I was very pleased to meet with Joseph B. George, Barton George and with Rob Hirschfeld during this year’s OSCON. Joseph and I spoke about the announcements Dell made around OpenStack and Hadoop, Barton shared with me the latest news on the Dell Sputnik developer laptop and Rob gave me some valuable insights into an interesting discussion in the OpenStack community: How should the community define what is part of OpenStack project’s core?
Joseph B. George, Director of Cloud & Big Data Solutions at Dell
The Dell OpenStack-Powered Cloud Solution is now available with new options such as support for OpenStack Grizzly and for Dell Multi-Cloud Manager (formerly Enstratius) as well as extended reference architecture support, including the Dell PowerEdge C8000 shared infrastructure server solution, high density drives, and 10Gb Ethernet connectivity.
The latest update of Crowbar includes open sourced RAID and BIOS configuration capabilities. SUSE has integrated Crowbar functionality as part of SUSE Cloud 1.0 version, SUSE’s OpenStack-based private cloud distribution. SUSE Cloud 2.0 is currently in beta and will be available in the fall.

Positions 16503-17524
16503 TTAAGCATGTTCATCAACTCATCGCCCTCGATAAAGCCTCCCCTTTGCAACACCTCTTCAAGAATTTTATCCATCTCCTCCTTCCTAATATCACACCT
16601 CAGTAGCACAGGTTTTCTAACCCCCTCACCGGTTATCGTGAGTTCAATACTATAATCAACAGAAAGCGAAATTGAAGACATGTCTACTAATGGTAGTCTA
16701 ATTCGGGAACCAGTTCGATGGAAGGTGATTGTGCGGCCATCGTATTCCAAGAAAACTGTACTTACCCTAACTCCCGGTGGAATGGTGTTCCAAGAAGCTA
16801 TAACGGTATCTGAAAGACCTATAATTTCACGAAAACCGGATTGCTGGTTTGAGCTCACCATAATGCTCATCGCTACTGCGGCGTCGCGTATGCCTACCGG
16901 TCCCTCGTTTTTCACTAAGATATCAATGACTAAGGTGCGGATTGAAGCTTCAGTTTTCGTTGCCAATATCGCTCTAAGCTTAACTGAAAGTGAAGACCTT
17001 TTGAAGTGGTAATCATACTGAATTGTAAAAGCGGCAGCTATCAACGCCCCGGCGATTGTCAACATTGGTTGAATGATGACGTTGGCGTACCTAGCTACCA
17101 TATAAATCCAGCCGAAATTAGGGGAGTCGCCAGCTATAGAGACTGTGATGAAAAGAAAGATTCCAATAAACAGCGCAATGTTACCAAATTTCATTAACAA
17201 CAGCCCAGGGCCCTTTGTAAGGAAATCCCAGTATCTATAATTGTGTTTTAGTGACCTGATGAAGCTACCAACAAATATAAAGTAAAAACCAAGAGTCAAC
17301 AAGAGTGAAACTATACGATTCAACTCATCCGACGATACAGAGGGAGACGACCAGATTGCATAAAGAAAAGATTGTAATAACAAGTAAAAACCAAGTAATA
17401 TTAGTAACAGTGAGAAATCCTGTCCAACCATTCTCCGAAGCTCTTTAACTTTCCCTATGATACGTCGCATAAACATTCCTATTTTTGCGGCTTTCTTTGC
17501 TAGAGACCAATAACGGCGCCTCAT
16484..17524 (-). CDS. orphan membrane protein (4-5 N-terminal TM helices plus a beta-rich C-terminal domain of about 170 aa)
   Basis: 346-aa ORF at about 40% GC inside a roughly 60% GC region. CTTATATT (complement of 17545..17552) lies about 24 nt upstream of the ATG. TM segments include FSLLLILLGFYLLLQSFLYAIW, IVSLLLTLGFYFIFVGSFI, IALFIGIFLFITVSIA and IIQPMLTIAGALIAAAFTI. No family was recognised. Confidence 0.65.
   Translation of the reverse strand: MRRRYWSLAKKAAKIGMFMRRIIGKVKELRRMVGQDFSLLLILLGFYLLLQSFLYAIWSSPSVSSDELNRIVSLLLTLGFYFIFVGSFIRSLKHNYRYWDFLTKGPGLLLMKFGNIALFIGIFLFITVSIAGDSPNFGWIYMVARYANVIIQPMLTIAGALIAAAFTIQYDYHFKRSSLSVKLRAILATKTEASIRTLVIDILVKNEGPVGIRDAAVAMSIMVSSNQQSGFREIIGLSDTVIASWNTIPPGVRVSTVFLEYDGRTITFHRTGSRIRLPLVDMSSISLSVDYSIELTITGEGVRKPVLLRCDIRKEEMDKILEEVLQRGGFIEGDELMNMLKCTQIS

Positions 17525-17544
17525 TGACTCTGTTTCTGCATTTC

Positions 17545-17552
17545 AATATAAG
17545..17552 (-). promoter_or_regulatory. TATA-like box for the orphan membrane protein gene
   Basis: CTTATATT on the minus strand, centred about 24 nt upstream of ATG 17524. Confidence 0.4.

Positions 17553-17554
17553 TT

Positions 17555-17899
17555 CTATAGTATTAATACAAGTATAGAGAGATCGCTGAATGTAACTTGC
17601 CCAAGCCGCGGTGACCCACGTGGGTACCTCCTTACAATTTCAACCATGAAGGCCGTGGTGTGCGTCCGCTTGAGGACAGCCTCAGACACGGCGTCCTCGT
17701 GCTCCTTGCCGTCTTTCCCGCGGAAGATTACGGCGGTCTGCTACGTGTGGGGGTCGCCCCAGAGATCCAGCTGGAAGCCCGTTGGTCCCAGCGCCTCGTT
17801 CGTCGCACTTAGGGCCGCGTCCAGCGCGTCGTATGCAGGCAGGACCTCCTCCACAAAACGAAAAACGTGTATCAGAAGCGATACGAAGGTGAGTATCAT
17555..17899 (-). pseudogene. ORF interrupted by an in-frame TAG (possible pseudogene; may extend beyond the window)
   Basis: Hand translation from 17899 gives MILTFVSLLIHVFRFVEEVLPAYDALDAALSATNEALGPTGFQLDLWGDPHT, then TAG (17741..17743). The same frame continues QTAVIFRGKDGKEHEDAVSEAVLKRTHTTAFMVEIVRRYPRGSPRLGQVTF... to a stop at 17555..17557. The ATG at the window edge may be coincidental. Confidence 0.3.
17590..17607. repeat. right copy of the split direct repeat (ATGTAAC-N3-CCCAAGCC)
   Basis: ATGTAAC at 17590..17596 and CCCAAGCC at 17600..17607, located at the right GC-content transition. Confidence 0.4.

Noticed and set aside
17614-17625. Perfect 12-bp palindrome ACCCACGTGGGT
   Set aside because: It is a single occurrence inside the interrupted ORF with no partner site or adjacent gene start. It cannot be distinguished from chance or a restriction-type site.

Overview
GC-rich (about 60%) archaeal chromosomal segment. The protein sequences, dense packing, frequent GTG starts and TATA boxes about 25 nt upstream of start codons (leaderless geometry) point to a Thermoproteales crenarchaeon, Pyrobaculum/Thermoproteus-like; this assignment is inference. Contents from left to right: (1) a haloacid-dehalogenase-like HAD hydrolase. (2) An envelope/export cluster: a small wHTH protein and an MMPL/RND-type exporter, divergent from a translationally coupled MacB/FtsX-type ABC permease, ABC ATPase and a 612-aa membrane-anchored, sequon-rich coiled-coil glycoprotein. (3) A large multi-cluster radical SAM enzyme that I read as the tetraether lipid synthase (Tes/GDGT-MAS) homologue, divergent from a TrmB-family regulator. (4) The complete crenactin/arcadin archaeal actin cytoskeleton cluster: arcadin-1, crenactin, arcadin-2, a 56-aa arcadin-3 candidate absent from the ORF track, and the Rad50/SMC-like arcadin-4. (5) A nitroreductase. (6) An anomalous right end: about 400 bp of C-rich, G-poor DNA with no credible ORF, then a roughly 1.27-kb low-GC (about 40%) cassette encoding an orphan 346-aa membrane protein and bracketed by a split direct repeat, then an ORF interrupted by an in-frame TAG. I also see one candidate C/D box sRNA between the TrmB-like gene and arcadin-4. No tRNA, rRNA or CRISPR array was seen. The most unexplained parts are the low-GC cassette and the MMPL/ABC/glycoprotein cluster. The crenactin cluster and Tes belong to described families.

Last but not least, Dell now offers Dell Cloud Transformation Services to help customers assess, build, operate and run OpenStack cloud environments.
On the Hadoop side of things, the Dell Cloudera Hadoop Solution now supports the newest version of Cloudera Enterprise. Updates allow customers to perform real-time SQL interactive queries and Hadoop-based batch processing, which simplifies the process of querying data in Hadoop environments. In addition to that, Dell has tested and certified the Intel Distribution for Apache Hadoop on Dell PowerEdge servers.
Barton George, Director of Developer Programs at Dell
Rob Hirschfeld, Cloud Architect at Dell
Rob recently published a series of blog posts on a very interesting (and important) discussion within the OpenStack community: What should be core of the OpenStack project? The conversation currently floats towards a pragmatic approach: a particular feature should become part of OpenStack’s core only when it passes a set of mandatory tests (in addition to at least one reference implementation). The OpenStack User Committee is supposed to engage in this process by providing guidance on which tests are required.
For further details go to Barton George’s and Joseph B. George’s personal blogs.